Men and women’s brains are wired differently…Really?


Looking at the website of Women in the City, an organisation that promotes women in financial professions, I was surprised to read about their latest venture, Project Diamond. In their own words, Project Diamond, launched in Google’s offices, is designed to explain the differences between male and female approaches to business. The handbook which they launched for the occasion explains “the science behind the theory of why the way male and female brains are wired makes for differences in behaviours (we’re just different)” (quote taken from the Women in the City website; emphasis added).

Whilst I can understand that it suits Women in the City to perpetuate the myth that men and women are wired differently, I am amazed that an organisation like Google supports this philosophy!

So I thought it would be useful to outline our philosophy and approach to women in the workplace and women in technical professions:

  • We do not believe that women and men are fundamentally different in their brain. They are not “wired differently”, women are not by definition left-brain oriented, nor or men automatically right-brain oriented. We feel that such stereotypical thinking is not helpful, and damages women’s opportunities.
  • We do however firmly believe that through generations of cultural stereotyping, both men and women tend to have an unconscious bias against women’s ability for STEM subjects, and against women in senior positions in the workplace. People can “suffer” from unconscious bias in various degrees, and in some cases not at all. Women themselves can make choices and judgements based on their own unconscious bias, which can lead to a lack of confidence in one’s own ability, a preference to leave the workplace and conform to the stereotypical role model, or in some cases even bullying against other women.
  • We do believe that women can overcome their bias and become more confident in their own ability through coaching, mentoring and training. We also believe that women’s networks can lead to increased performance.
  • Yet we don’t believe in segregation. We don’t believe that mentoring for women by women, conferences for women by women and the like are the solution to greater gender equality. We need to get the balance right between supporting women and educating men. The debate needs to be open to both genders.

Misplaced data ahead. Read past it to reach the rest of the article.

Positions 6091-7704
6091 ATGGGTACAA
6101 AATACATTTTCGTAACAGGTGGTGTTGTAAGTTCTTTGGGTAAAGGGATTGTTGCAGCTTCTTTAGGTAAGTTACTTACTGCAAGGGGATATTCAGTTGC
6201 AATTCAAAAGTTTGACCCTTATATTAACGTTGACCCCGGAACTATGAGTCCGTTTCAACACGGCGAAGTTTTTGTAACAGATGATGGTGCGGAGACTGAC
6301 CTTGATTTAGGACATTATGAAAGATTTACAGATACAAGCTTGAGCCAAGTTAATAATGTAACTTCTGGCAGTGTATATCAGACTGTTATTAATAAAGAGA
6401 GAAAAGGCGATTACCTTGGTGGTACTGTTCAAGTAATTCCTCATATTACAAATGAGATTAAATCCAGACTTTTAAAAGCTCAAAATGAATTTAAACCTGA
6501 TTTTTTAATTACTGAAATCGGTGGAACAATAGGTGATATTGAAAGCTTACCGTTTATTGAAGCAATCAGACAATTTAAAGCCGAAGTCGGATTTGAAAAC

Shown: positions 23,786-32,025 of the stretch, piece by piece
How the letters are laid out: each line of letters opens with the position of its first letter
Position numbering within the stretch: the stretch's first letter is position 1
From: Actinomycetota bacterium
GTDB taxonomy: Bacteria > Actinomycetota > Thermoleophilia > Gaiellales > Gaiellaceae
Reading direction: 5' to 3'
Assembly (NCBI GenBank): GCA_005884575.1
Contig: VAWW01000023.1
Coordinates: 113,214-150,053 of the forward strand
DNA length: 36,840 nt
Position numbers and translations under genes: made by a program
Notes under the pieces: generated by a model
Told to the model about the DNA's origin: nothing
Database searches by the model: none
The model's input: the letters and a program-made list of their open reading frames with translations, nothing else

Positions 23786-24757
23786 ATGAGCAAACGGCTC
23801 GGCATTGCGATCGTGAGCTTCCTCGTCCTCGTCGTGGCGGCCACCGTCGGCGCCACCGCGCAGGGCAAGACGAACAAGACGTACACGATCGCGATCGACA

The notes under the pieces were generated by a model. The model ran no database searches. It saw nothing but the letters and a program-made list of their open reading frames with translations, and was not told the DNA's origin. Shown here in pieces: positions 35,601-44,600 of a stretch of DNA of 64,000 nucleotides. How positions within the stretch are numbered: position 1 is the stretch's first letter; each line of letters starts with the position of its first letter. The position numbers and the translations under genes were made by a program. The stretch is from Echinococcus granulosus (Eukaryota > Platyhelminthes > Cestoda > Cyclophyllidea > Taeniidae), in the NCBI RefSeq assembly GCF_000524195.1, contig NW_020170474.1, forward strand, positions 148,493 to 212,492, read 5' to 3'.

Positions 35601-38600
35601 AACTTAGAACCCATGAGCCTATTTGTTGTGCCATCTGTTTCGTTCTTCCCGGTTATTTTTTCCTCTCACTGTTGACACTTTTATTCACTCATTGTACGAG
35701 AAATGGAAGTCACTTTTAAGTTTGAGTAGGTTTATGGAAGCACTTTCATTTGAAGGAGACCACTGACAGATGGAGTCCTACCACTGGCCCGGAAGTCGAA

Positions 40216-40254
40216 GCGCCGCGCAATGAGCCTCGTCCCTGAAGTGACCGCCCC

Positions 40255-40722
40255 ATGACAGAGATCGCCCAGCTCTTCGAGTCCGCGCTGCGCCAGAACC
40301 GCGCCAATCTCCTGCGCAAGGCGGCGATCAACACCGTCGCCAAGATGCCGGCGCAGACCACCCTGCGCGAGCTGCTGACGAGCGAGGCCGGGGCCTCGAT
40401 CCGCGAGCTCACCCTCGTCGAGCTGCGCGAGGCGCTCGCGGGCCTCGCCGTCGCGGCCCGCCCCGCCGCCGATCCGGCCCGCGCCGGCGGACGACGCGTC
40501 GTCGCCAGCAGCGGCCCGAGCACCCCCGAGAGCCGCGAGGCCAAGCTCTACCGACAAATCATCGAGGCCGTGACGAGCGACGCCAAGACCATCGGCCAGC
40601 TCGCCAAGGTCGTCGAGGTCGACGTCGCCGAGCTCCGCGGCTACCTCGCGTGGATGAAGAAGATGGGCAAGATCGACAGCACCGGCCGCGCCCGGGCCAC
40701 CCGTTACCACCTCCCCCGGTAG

• We do believe in choice. Not everyone wants to climb the corporate ladder; some men and women will genuinely prefer to work part time, not at all, or in roles below their ability. We do believe though that if given real choice, more women would take the chance to develop fulfilling careers.
  • We do not like linking the debate about women in the workplace to flexible work, life/work balance etc. We believe that the debate around a more flexible approach to working hours is for everyone, men and women alike. When we live in a truly equal society every household should be able to make their own individual choices about career, working hours and balance. In some instances men will work flexible hours, sometimes women, often both. We need to promote a culture which supports choice regardless of gender, or we will continue to be stereotyped.

 I don’t expect everyone to agree with our approach to gender equality. We challenge our own thinking constantly and would love you do to the same!


Because you’re worth it…

Because you're worth it
I recently ran a peer coaching session with a number of female engineers about difficult conversations. The purpose of the session was to share ideas on how to tackle these conversations. We started talking about salary negotiations, which according to many of the women present, is one of the most difficult conversations to have.
Most of the women in the session hadn’t had a salary conversation in many years, mainly because remuneration no longer forms part of the annual appraisal in many organisations. Why is it so difficult to ask for a salary increase? A conversation about this can be difficult because it touches our identity as a competent person. At work, most of us like to believe we are competent. A conversation about your salary is ultimately a conversation about your professional worth. Your manager could decline, which could mean that you are not competent enough to deserve a pay increase.

It could help to consider yourself a business. You are an enterprise, negotiating the value of a project with another company. By rationalising the situation, you can remove the emotions, including your sense of competency, from the conversation.